There are 1.2 million apps in Apple’s App Store. Most of them you’ve never heard of. Most of them will quietly fade away, lost in a competitive marketplace. For app developers, it’s a daunting task to create something that stands out and gets downloaded by thousands. This makes what’s happened with Yo in the last week so curious.
Yo is a messaging app in which users can hit a button and send each other a “yo,” which arrives on their smartphone as a push notification. The app took only eight hours to build. It was launched on April Fool’s Day. Yo’s logo is as vanilla as possible, simply a shade of purple. Its security was weak enough that a group of college kids hacked it. That led its co-founder to write a post, headline: “We were lucky enough to get hacked.”
Yo does not appear to have a lot going for it. Yet somehow it caught on. The app’s Twitter feed reported Sunday that it has over one million users. Any start-up employees that have toiled away for months on a little-known app can be excused for bashing their heads against a wall in frustration.
Yo appears likely to be a fad. As Robert Scoble put it, Yo is the pet rock of 2014. Sunday it began falling down the list of the most downloaded free apps. It still closed the day in a respectable spot, No. 9 overall.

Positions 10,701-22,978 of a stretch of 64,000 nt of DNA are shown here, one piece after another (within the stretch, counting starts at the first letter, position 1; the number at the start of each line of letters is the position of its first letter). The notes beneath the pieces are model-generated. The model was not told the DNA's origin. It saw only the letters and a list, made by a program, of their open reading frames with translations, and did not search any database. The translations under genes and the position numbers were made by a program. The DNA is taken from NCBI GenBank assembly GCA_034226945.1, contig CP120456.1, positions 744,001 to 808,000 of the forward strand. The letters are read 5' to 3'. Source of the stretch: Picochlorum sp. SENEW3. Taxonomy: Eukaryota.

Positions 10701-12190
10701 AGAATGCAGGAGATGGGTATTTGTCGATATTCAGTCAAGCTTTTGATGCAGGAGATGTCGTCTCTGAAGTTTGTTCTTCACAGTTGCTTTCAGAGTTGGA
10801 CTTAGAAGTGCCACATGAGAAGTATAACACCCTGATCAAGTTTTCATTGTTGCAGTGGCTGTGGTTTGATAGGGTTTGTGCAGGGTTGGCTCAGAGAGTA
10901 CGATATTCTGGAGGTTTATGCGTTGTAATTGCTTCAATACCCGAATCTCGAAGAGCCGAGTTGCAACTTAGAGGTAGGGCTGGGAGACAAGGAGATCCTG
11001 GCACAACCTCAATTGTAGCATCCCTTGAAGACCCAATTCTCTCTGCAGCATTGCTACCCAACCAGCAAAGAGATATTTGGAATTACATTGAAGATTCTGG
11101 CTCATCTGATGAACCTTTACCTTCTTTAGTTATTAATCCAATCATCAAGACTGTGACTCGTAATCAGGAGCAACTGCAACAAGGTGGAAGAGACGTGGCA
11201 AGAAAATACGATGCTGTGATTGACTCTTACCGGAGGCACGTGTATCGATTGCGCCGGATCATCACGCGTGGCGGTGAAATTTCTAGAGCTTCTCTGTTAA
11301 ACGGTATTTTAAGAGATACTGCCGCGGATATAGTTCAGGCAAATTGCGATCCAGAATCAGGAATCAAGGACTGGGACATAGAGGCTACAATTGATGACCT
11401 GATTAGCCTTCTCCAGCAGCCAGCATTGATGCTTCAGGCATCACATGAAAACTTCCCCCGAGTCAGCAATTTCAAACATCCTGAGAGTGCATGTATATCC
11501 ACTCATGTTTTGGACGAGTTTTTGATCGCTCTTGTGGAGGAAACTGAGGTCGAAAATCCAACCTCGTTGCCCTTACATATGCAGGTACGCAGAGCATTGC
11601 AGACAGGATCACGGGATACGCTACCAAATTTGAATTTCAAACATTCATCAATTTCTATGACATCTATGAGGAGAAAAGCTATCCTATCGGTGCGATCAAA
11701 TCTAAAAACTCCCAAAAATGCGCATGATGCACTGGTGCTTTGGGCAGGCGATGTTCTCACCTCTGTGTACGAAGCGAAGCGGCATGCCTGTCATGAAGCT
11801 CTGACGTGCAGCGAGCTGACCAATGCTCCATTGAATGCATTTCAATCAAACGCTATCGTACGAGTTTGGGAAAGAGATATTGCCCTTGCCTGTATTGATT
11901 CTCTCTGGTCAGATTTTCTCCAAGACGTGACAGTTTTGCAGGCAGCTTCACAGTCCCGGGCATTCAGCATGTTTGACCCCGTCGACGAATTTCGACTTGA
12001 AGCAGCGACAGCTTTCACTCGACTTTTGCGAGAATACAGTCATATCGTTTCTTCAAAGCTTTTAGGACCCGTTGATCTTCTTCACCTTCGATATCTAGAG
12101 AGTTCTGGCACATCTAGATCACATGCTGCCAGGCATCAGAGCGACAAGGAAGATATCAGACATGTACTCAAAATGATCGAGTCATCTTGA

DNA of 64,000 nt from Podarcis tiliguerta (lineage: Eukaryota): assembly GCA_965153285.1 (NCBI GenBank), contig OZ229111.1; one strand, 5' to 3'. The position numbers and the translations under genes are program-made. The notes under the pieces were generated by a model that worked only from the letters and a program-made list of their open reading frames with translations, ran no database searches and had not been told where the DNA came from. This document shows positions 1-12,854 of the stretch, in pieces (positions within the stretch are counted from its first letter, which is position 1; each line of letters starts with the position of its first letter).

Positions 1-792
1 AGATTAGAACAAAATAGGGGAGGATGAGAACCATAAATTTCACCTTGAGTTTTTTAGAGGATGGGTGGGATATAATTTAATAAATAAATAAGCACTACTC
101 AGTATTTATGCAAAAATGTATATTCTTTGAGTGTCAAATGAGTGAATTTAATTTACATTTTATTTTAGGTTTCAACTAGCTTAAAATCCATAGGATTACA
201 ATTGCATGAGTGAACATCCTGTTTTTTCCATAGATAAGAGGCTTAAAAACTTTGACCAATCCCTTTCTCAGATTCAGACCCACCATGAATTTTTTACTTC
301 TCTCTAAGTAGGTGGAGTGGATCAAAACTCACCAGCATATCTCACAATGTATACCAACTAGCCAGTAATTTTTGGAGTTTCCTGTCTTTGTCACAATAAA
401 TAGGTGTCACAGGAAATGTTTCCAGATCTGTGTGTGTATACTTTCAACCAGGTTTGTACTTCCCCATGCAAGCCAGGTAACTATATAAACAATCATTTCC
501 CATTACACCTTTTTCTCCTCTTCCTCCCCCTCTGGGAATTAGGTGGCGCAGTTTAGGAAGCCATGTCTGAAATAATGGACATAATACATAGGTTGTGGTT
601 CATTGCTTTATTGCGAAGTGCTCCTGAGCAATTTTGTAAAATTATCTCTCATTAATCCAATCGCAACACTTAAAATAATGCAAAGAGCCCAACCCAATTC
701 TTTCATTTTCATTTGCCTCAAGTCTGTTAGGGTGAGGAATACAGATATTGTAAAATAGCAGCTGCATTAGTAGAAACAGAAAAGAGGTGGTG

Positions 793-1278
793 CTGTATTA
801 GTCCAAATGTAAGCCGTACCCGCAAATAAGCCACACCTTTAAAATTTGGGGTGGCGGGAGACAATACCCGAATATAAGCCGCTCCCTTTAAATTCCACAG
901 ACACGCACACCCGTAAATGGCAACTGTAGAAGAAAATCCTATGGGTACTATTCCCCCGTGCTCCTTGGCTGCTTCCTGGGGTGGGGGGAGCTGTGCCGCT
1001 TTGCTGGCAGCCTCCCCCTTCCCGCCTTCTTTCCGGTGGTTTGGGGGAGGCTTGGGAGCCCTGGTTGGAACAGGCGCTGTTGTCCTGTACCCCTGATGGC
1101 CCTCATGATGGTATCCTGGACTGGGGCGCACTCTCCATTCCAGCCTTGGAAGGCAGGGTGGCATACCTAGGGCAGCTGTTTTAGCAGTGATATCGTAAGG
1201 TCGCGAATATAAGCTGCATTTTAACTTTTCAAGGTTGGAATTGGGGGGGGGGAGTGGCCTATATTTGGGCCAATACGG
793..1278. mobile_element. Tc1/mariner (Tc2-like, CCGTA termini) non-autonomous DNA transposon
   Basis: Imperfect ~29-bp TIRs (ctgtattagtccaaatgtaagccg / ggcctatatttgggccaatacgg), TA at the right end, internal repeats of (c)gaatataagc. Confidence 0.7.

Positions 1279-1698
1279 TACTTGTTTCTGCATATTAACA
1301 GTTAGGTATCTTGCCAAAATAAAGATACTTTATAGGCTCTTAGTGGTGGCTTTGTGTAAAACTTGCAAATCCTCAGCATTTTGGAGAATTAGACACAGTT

Whether Yo lasts, its success is a reminder that the digital world remains a place for entertainment, conversation and single-servings. We’ve seen in the past the popularity of single-service Web sites such as barackobamaisyournewbicycle.com, doineedanumbrellatoday.com, sadtrombone.com and howmanypeopleareinspacerightnow.com.
When apps or Web sites are intensely narrow in their focus — and deliver a single serving — success comes easier. We know exactly what we’re going to a site for.
The app Make it Rain, in which users swipe their screens to accumulate dollars, succeeded for similar reasons to Yo. It reportedly was generating $50,000 a day earlier this year. It’s a simple, silly and dumb app.
There’s something humorous about an app that is incredibly focused on something very small. Anything that is funny is worth talking about and sharing, which helped Yo gain that viral traction.
The trend of digital single servings can be seen in Facebook’s strategy. Its recently been unbundling its services into a handful of narrowly focused apps, such as Messenger, Paper and Slingshot.
If there’s a lesson in Yo, it may be this. Apps that do something fun that no one else offers — no matter how dumb the concept — are likely to succeed. Keep it simple, and stupid can — for better or worse — be a winning strategy.